By L.M.Buzz" Lein
April 5, 1976
They lived in Nipigon half of 1906 - 1907 and part of 1908. Their father was Daniel Johnson who was the assistant store manager of Revillon Freres in Nipigon. He was transferred to a Revillon Store in Matheson, Ontario.
Lawrence Johnson describes an incident that took place in Nipigon about 1907.
"About 1907, Claud Barker and I were playing around an old steamship storage building that had been dismantled or partly dismantled, and among the things we discovered, was a big iron sheet under which we found -oh -, maybe one hundred detonators or dynamite caps. We took them outside; examined them closely - we didn't know what they were. We lit a little fire with some waste from a freight car grease box, and by taking the nitro glycerin out of the caps and throwing it on the fire we got purple, green and blue colours. We finally got a cap right into the flame. She blew and that is what happened to my hand."
"We were alongside the C.P.R. tracks on the town side, close to the water tank but opposite it, we were fooling with this cap and it exploded. We hustled back into town; over a couple of high fences. I don't know how I got there but I got home. Dr. Bryan was the doctor who originally fixed the hand up, bandaged and so forth. He said, "Take the train to Port Arthur tonight. Go in and see a doctor and that finger may not have to be sacrificed."
"My father wasn't home - he was in Matheson. Our family hadn't moved, we still lived in Nipigon. "
In response to a question "What did your Mother have to say about all this?" Johnson replied, "Oh. That was sad."
Lawrence stumbled into the kitchen, all bloody-handed bleeding.
"It was my mother's "receiving day," said his sister Margaret Tracy. "Jean Alexander and I were sitting in the kitchen playing with our dolls and being very quiet. We didn't dare speak on Mother's "receiving day". Lawrence came in, holding his hand. He went to the sitting room door. I went over to see what he was doing. He knocked at the door. It looked as if he had a whole handful of strawberries. And I said, " What have you got there?"
"I hurt myself," was his reply.
So that was it. I knocked on the door and mother came.
"Lawrence hurt himself, " I explained.
"Get some warm water from the reservoir on the stove", she said, "and put his hand in it."
"Which we did and as soon as his hand touched that warm water, well, it was just dreadful. He just screeched, the poor kid."
"The ladies in the sitting room all came rushing out. Mrs. Lothian had been a nurse so she and Mrs. McKirdy and Mrs. _ . They sent for Dr. Bryan but he was out on a case and couldn't come right away. I remember Mrs. Lothian taking some sheeting or some kind of bandaging, wrapping up his hand. Then they sent out for Dr. Bryan who came about three quarters of an hour later. Then as Lawrence said, this was when the Doctor advised going to Port Arthur."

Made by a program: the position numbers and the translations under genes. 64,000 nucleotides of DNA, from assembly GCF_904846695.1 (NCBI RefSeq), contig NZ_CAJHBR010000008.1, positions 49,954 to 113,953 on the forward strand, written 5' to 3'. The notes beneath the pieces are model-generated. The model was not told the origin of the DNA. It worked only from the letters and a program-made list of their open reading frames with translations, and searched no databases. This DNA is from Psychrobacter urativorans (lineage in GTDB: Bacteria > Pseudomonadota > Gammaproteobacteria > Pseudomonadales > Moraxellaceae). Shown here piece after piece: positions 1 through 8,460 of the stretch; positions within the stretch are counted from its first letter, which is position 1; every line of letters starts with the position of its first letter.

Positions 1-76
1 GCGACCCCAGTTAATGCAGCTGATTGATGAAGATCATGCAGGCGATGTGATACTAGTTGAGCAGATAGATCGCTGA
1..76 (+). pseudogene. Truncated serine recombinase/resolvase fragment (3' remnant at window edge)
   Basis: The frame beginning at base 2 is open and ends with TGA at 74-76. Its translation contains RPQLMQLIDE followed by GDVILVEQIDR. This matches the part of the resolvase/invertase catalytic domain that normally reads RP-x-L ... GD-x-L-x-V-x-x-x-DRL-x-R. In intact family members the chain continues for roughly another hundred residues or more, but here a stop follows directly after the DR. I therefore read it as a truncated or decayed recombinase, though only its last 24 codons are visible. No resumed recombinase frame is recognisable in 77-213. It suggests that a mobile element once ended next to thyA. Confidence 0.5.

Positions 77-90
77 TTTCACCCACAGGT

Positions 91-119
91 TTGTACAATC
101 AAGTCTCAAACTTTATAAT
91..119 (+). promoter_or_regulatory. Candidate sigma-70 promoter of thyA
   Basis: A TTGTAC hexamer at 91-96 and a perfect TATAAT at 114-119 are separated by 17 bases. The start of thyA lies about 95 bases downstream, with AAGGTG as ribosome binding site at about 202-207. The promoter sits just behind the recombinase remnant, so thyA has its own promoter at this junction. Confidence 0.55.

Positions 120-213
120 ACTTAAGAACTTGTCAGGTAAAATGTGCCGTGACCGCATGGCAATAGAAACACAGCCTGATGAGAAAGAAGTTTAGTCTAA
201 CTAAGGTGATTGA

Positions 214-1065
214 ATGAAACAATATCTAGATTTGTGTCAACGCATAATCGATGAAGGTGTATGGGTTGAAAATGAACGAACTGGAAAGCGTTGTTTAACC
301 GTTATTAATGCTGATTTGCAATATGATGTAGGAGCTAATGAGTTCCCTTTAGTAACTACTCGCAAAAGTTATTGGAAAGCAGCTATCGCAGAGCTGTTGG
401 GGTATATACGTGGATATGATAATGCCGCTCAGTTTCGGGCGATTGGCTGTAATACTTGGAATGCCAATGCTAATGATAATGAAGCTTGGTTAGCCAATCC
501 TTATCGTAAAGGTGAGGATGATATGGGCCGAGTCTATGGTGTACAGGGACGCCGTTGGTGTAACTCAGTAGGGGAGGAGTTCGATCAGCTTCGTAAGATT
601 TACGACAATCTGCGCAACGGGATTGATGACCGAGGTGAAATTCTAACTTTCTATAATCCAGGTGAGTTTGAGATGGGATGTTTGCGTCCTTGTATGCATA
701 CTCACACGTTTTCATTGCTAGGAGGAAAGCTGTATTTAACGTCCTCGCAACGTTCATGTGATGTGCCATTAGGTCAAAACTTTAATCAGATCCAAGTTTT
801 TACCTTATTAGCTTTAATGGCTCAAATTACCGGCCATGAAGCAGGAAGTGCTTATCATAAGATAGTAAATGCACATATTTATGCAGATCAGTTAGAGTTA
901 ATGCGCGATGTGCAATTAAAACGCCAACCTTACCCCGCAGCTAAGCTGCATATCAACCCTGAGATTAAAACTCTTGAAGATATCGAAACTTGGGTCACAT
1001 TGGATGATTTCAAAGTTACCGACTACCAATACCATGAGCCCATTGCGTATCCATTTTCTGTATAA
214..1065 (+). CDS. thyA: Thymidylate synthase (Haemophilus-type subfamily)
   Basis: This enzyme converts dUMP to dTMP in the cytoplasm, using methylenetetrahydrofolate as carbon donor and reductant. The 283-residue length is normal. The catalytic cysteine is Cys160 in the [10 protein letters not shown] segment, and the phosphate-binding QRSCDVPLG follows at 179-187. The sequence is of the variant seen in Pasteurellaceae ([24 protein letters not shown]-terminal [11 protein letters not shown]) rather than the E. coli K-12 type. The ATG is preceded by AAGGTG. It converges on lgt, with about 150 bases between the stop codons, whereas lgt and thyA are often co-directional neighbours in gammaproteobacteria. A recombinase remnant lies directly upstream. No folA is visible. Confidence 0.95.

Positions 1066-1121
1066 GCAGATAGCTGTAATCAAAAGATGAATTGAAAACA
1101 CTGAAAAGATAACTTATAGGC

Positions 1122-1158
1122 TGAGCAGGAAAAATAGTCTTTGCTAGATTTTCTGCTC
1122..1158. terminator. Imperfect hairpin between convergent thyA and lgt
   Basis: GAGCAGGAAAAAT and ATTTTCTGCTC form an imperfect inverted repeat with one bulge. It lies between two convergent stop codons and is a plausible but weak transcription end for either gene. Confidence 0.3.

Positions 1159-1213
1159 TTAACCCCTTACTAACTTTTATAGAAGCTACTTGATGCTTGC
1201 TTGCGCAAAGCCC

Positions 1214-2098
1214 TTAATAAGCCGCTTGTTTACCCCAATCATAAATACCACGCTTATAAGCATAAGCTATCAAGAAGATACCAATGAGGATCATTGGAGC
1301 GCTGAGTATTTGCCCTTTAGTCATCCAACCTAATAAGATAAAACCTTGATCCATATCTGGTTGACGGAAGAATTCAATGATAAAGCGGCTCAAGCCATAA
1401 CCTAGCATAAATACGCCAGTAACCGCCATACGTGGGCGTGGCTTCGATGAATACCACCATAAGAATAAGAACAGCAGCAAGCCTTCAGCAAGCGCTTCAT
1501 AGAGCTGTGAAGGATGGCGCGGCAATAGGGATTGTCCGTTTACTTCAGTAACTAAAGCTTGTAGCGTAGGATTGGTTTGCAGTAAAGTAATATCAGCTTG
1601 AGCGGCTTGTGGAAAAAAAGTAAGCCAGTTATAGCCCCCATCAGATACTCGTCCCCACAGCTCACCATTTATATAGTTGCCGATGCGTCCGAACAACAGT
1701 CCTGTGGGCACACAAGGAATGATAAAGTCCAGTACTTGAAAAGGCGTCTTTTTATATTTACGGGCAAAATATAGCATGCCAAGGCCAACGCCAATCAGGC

Lawrence Johnson was about 12 years old in 1907 and his sister was 9.
The custom of using calling cards to arrange visits was in use in Nipigon at this time. There were probably not more than 400 people in town. Allowing four people for a family, would result in 100 families. Out of these only about 15 families would be involved with this formality.
"Everybody had their calling cards - the men and the women," said Margaret, "and each family had their "receiving day". My Mother's was the first and third Thursday of every month. You only visited on the day set for it. If you were going to visit, you called around prior to visiting and left your card." If your husband was coming too, you left his card along with your own. If he wasn't you left two of his." Each card was marked with the "receiving day" of the card's owner. " Being quite young, I can't really remember how many there would be on calling, but there would be twelve to fourteen possibly."
" Close friends and neighbours visited anytime, but receiving day was formal and an excellent excuse for formality in an area that knew little about this. It also was a formal way to ensure that everyone in the "card" circuit got to have a tea party twice a month."
"When you went to one of these, you went to the house, knocked on the door and were admitted by your hostess. You went in. And you left your calling card in a silver dish that was there in the hallway for this purpose." Since the hostess, by this system, knew who was coming, the cards merely served as a reminder.
The guests merely sat around the sitting room or drawing room, drank tea, probably ate small sandwiches and talked. Like a modern afternoon tea.
" I recall the names of some of the people my Mother used to visit," Margaret continued, " There was Mr. and Mrs. MacDonald, he was the manager of Revillon Freres; and Mr. and Mrs. Barker, he was the manager of the Hudson's Bay Store; and Mr. and Mrs. W. McKirdy; Mr. and Mrs, Krumm, of (Transcontinental Railway); Mr. and Mrs. Lothian; Mr. and Mrs. Alexander, (Lighthouse Keeper, Lamb Island); Mr. and Mrs. Hogan, he either owned or ran the International Hotel. He later moved to Port Arthur and bought the Marriagi Hotel."
When asked if he knew what the Alexanders worked at, Larry replied, " There were two boys and two girls in the family. The boys helped their father who operated a lighthouse on an island in Lake Superior where there was need of such warning. As far as I know that was all Alexander Sr. worked at."
The Johnson children went to school in Nipigon. The school was on the same street as the Anglican Church on the side nearer the C.P.R. tracks.
The Johnson's must have had a piano because , "Miss Sarah McLean who was a school teacher was also a wonderful music teacher, and had Lawrence to the point where he was a very very good pianist. After the accident with dynamite cap, his musical career came to an end because a nerve was cut in his index finger and he couldn't use it any more for piano playing." explained his sister.